Perhaps the most damning criticism that could be made of the law is that it is in a way a cop out. If Communism was so bad, when will Ukraine act on lustration for the crimes of the Soviet period (not to mention for the Kuchma and Yanukovych eras)? The open letter is a thoughtful contribution to this difficult discussion. Although signed by one or two dubious figures it is also signed by many more respected and knowledgeable academics with Ukraine’s best interests at heart.

Monuments and street names to those who weren’t Ukrainian & killed Ukrainians is inclusivity Ukraine can do without.

The debate about de-Sovietization must by necessity move into controversial territory. Should it be only street names such as Lenina or Kominterna which should be changed? Should street names such as Heroiv Stalingrada (Heroes of Stalingrad) be changed purely because they contain, and indirectly venerate, the name of one responsible for the deaths of millions of Ukrainians (I’d like to see it renamed Heroes of Donetsk Airport instead)? The argument the open letter makes is for inclusivity of those across Ukraine, but surely, as someone has suggested, that inclusivity could be found in countless numbers of local figures worth celebrating. Monuments and street names to those who weren’t Ukrainian & killed Ukrainians is inclusivity Ukraine can do without.


By , originally published on Chicken in Kiev

 

The Russian Church’s war against Ukrainian culture and history

As Ukraine engages in a war against the Russian invasion of the Donbas and soldiers give their lives for the sake of freedom, a silent war is being waged at the Monastery of the Caves in Kyiv.

The Pecherska Lavra is a territory that includes churches, monastic quarters, the Metropolitan of Kyiv’s residence, and the holy relics of generations of saints; in addition to housing six National Museums and an artists’ studio. The Moscow Patriarchate, which has exclusive permission to hold services at the Lavra, has targeted the artists’ studios and the museums in what can be described as a corporate raidership of property. If successful, the cultural and artistic heritage of Ukraine and the city of Kyiv could potentially be destroyed.

Overlooking the mighty Dnipro River, the Ivan Yizhakevych Lavra Art Studios was founded over 130 years ago and has housed countless prominent Ukrainian artists and iconographers such as Mykhailo Boitchuk, Maria Pryjmachenko, Heorhii Yakutovych, Petro Vlasenko, Yuriy Khymych and others. Boitchuk, the founder of the Monumentalist School of Art, was executed by Stalin on the grounds that he was a Vatican spy. Diego Rivera worked with Boitchuk during the early 1930s at the Artists’ Studio.

eviction

Prior to the Revolution of Dignity of 2013-2014, numerous attempts were made to evict the artists from their premises. During Viktor Yanukovych’s presidency the heat and electricity were turned off, eviction notifications were sent, and the artists took to the streets in the hopes that citizens of good will would defend them. In conversations with a former director of the Lavra the reason given for the eviction was that this studio does not serve a religious function. It was rumored that the monastic authorities were planning to remodel the building into a residence for Patriarch Kirill of Moscow.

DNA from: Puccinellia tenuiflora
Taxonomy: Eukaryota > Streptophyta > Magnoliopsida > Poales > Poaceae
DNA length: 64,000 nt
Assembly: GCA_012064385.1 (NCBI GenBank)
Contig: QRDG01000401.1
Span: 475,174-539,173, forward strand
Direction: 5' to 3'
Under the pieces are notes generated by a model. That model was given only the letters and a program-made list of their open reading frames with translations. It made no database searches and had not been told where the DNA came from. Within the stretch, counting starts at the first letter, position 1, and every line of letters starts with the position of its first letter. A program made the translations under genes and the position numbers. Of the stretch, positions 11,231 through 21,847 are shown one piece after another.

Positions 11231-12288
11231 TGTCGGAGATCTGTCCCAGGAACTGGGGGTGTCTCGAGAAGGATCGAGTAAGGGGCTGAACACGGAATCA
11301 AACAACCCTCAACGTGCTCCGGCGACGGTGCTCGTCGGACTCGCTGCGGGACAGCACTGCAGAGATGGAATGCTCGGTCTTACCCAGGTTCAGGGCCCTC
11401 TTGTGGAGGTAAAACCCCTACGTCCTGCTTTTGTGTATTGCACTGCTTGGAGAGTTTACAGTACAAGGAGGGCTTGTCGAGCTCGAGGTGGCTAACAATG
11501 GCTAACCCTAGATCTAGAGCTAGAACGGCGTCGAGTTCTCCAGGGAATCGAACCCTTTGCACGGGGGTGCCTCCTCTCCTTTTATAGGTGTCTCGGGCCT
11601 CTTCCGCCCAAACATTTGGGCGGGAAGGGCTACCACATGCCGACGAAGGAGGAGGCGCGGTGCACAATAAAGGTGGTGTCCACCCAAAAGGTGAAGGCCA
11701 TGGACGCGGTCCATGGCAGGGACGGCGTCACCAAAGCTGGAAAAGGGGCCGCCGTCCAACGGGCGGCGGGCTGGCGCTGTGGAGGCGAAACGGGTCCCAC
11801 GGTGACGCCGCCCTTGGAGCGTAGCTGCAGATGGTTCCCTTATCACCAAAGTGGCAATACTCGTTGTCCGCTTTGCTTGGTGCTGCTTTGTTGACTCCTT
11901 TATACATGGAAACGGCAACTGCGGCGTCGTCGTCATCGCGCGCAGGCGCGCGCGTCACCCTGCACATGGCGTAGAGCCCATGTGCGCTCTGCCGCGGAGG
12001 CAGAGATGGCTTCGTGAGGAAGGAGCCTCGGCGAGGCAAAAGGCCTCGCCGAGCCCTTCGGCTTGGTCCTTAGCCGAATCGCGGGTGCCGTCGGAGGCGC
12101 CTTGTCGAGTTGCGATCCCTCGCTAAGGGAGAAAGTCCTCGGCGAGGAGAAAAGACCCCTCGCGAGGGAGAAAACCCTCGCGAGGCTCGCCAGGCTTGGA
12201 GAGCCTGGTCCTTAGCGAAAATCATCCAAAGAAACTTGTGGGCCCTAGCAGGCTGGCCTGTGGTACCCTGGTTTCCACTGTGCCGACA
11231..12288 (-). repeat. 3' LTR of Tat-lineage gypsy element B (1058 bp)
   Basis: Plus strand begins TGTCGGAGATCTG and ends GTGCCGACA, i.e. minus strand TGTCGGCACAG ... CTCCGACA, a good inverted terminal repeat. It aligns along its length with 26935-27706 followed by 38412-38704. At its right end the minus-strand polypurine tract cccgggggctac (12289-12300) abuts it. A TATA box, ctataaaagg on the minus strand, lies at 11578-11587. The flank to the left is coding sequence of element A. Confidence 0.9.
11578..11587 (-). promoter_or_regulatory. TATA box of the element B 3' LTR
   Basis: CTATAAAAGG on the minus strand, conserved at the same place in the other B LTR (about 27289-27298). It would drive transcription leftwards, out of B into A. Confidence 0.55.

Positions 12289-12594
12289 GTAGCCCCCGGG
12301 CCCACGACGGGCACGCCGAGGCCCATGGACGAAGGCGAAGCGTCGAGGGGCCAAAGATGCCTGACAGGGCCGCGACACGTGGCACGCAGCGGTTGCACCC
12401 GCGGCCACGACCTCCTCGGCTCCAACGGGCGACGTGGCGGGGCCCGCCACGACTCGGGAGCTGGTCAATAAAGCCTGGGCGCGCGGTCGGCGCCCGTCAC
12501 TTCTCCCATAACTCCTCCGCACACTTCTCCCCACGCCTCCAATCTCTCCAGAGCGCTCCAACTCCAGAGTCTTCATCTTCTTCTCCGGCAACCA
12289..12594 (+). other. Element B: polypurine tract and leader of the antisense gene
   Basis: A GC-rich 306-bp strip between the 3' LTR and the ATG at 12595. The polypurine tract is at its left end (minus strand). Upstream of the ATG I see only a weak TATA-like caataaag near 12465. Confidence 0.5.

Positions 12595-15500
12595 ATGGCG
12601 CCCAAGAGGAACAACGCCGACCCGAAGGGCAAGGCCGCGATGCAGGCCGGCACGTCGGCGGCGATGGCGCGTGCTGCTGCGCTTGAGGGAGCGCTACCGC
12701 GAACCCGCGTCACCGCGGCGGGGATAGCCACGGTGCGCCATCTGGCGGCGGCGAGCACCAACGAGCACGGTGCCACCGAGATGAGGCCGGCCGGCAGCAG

However, another historical structure was successfully evicted. The Hromashevsky Infectious Diseases Hospital, built at the beginning of the 20th century and funded by the citizens of Kyiv, was closed last year. Metropolitan Pavlo Lebid, instrumental in the eviction of the hospital, has been criticized by the press for money laundering, an ostentatious lifestyle, and celebrating his 50th birthday to the tune of $100,000.00 American dollars. The monks who founded the monastery in the 10th century attended to the needs of the sick by studying medicine, visiting Mt. Athos in the search of medicinal herbs, and by opening the first hospital on monastery grounds. There are plans to turn the building into a hotel for Lavra visitors and pilgrims. The argument of what defines a “religious function” seems skewed in favor of financial profit as opposed to meeting the needs of the poor, sick and marginalized.

The Monastery of the Caves (Pecherska Lavra) has been designated as a UNESCO World Heritage Site. The guidelines for the inclusion of a site are the following:

Each property nominated should therefore: represent a masterpiece of human creative genius; or exhibit an important interchange of human values, over a span of time or within a cultural area of the world, on developments in architecture or technology, monumental arts, town-planning or landscape design; or bear a unique or at least exceptional testimony to a cultural tradition or to a civilization which is living or which has disappeared; or be an outstanding example of a type of building or architectural ensemble.